Spring has arrived in the Northern Hemisphere. The cherry trees have come into blossom, here in the Pacific Northwest, where I am writing, and in Japan, where the esteemed director Isao Takahata has died at the age of 82. In 1985, he cofounded Studio Ghibli with Hayao Miyazaki. Together they are responsible, they perhaps more than anyone else, for making anime a force in global popular culture.
It feels strange to me, news of Takahata’s death, having recently watched The Kingdom of Dreams and Madness, the 2013 documentary on Studio Ghibli, filmed during the making of The Wind Rises and The Tale of Princess Kaguya, the last feature made by each of the directors, Miyazaki and Takahata respectively.
The latter is portrayed as a somewhat shadowy figure, his presence more alluded to than shown. Miyazaki and producer Toshio Suzuki constantly fret about their colleague, about whether he will complete his movie at all.
The documentary ends with Miyazaki announcing his retirement. The last scene shows him strolling along a leafy street, his work behind him. Nothing more is said about The Tale of Princess Kaguya or its director. It’s as if Takahata has vanished from the earth.
Thoughts of mortality often attend the death of public figures, but watching The Kingdom of Dreams and Madness also got me thinking about anime itself, about my own conflicted feelings toward the artform.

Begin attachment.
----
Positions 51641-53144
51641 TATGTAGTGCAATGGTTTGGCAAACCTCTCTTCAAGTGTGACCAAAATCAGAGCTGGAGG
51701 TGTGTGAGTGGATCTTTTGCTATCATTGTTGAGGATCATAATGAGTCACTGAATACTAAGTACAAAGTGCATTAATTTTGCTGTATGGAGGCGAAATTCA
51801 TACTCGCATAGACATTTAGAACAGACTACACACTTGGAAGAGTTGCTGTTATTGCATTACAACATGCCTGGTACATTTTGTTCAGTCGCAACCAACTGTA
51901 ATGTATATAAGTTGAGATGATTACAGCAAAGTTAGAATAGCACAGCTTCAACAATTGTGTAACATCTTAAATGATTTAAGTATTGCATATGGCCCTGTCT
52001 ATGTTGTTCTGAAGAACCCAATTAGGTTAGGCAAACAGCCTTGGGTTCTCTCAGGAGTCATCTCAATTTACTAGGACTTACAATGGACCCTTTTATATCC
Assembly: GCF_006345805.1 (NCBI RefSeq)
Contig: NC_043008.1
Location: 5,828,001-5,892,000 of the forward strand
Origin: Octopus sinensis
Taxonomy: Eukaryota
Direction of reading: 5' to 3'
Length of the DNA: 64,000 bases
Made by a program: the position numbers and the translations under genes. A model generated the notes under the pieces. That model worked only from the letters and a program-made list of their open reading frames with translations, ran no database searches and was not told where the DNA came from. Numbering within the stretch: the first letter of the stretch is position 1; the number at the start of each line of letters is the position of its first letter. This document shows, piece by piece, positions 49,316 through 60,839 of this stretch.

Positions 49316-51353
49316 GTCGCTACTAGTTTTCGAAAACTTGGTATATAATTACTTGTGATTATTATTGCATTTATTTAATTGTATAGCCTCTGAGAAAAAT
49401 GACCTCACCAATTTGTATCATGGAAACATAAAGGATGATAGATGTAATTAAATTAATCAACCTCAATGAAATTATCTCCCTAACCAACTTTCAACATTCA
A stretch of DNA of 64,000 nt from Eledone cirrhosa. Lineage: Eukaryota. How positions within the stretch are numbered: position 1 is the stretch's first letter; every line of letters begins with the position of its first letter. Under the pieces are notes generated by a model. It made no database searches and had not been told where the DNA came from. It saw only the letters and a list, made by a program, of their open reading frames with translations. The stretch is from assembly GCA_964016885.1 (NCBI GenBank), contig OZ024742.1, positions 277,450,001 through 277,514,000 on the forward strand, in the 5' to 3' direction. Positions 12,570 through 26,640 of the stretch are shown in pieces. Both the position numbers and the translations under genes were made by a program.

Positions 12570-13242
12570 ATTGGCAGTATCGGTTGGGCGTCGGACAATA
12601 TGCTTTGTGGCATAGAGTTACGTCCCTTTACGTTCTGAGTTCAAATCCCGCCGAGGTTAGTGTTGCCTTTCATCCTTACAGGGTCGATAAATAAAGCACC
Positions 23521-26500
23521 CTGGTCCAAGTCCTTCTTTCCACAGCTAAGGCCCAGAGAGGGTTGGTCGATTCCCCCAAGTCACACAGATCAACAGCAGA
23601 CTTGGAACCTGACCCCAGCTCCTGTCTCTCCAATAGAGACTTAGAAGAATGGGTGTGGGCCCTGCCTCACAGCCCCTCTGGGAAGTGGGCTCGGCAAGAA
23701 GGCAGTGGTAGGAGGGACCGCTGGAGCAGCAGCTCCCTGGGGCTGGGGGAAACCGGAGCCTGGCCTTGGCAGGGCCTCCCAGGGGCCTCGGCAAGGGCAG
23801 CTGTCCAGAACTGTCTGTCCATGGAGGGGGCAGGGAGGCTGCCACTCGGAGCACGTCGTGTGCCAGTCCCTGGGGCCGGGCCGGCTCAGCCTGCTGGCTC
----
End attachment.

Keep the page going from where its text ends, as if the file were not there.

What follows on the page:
Continue reading “‘Cursed Dreams’ by Matthew Spencer”
My wife and daughter had left, returned to the city, but I still kept watch over the house. I took a post on the back stoop, behind the kitchen, facing the orchard. The dormant trees had come into a sudden flowering. The garden hummed with returning insects, tiny life among the daffodils and tulips, among the blood currant planted beside the door. Its crimson flowers rustled in the wind.
Across the orchard, through the neat rows of trees, I could see freight trailers. They had been parked along the gravel access road. A team of forklifts were unloading pallets from them. These pallets held stacks of beehives. Vague human figures moved about the heavy equipment: the beekeepers. They wore the baggy suits and veils of the trade. They had been at work for days. There must have been hundreds, perhaps thousands of hives, arranged into a pyramid shaped mound that overlooked everything.
I was growing tired. I looked at my phone log, at all the unanswered calls made, just checking on the family. The night and the morning had passed without incident. But I was afraid of what would happen if I dozed. The beekeepers had stayed to their side of the orchard. I made sure that they did. A shotgun rested across my knees, ready to fire, should anyone come forward with hostile intentions.
Continue reading “‘Blood Currant’ by Matthew Spencer”